Yeah, wearing gloves is a beneficial way to get through winter. I suffer badly with cold hands when the temperature drops. Interestingly, when your body gets cold, it will drive blood to keep your head and your core warm before even thinking about the feet or hands. Hence these always get cold first. I recently wrote a blog about the best gloves on the market. You can check it out HERE…
For the best gloves check out my article on it here
Cap or Skull Cap
Keeping your head warm will, in turn, keep the best of your body warm. The body is brilliant at heating the parts that need it most as a necessity. Keeping your head warm will help the rest of your body in heat distribution, so something as simple as wearing a cap under your helmet I have found over the years goes a very long way. A typical cap will work, but a skull cap is designed for winter and will do the job better.
Wiggle has a great selection of head and neck wear see below
A decent winter Jersey
Yeah, a classic jersey will do, but having a proper long sleeve winter jersey for those freezing days will offer you so much more. Long Sleeve jerseys are not like summer jerseys. They are much thicker, they usually are fleece-lined, and they often use very different materials other than materials to help cool you, as a summer jersey would. This also stops the need for Arm warmers.
Check out winter Jerseys on Wiggle
Arm and Leg Warmers
Ok, so say that you don’t plan to wear a winter jersey, or you don’t fancy buying bib tights. The next best thing is a set of arm and leg warmers. These not only will help you stay warm, but they will also be beneficial in Spring and Autumn as these can be easily removed or put on if the temperature changes.
Pro Bike Kit offers the best price overall on accessories link below
Layering in winter cycling is essential, and it’s good to understand why we do this. When using cycling clothing, it’s not all about having the thickest and warmest clothing. It is about how you put all the clothing together. You can ride on a very rough winter day, providing that you are using multiple layers. For example, having a Base Layer, Bib Tights, is much more beneficial than just chucking an oversized thick jacket on. Layering works because it keeps pockets of warm air between the layers of clothing. When we look at Ultra Racers self-supported, we can see them in the most demanding conditions, literally just wearing multiple layers. It is that simple.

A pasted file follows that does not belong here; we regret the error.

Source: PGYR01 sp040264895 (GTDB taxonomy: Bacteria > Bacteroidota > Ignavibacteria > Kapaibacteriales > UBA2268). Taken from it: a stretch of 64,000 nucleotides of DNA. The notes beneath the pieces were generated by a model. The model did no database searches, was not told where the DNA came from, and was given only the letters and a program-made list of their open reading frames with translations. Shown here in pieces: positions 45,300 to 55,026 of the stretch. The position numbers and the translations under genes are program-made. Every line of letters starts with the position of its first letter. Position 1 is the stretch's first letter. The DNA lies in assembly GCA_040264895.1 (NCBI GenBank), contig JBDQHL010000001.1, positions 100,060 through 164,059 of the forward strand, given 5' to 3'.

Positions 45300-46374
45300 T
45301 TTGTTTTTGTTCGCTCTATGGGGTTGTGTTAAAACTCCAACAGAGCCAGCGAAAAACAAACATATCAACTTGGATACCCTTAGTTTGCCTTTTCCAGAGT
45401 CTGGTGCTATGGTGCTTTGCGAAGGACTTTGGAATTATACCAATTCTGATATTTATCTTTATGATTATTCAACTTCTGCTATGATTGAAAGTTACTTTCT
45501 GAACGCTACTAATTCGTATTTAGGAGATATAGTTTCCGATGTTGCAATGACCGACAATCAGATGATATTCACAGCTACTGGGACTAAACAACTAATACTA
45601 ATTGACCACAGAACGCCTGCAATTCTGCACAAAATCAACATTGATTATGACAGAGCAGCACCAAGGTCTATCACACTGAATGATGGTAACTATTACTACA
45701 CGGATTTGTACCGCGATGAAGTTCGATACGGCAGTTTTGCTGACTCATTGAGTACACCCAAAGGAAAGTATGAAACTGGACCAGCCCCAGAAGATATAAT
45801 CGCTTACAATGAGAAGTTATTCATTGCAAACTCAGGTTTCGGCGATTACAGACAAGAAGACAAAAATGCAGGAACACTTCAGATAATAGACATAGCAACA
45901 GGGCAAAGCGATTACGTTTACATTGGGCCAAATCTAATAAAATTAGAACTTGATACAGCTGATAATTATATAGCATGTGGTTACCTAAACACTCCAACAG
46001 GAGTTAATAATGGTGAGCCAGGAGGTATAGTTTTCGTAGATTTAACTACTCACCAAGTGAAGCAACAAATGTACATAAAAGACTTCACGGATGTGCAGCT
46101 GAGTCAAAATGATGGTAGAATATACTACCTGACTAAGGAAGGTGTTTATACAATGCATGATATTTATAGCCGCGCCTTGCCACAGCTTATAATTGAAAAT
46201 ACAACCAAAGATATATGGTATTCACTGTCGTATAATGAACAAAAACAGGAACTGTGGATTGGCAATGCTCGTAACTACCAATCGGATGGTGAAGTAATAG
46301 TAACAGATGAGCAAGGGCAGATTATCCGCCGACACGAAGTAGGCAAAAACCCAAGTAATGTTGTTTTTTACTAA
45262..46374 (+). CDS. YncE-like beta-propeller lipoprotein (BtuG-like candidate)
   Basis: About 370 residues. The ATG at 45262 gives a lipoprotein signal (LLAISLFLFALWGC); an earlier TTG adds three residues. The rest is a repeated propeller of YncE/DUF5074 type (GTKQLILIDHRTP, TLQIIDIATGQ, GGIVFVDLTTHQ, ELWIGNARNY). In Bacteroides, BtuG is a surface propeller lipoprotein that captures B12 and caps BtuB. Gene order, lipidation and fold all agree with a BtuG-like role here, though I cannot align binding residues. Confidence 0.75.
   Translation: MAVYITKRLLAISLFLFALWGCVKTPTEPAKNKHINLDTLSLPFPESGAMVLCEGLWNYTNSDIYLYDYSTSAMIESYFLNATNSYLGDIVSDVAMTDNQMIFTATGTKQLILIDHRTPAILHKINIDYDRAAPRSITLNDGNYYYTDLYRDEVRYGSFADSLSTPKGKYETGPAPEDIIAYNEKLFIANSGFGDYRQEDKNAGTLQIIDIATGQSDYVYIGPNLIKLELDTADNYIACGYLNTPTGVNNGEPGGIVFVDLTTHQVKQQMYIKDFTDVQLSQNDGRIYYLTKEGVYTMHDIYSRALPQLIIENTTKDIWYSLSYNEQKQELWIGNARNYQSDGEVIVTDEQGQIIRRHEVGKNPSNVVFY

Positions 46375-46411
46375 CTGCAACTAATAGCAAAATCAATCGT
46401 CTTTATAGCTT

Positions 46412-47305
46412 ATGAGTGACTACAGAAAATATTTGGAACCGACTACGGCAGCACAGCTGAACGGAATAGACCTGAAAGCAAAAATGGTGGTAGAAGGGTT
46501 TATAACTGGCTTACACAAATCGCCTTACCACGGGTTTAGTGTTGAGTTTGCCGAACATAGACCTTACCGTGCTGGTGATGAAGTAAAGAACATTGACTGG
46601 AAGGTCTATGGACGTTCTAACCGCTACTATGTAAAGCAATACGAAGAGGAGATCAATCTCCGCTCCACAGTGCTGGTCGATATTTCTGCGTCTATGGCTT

Another thing that Layering does very well is it can keep flexibility when you’re riding. I have always found big winter clothing tends to restrict how you ride. When using less clothing, you can move around more, which can keep the warmth between the layers of clothing you have. So getting the heart rate up a little higher can sometimes really support you staying warm. So Layer up and work hard, and you will stay warm.
In winter, it’s easy not to want to eat or drink much. When you eat and drink much less than usual, you can find yourself getting cold and tired because you haven’t been fuelled. Just because it’s cold doesn’t mean we don’t need to fuel. Stay on top of your fuelling, and you will make riding much more comfortable in winter.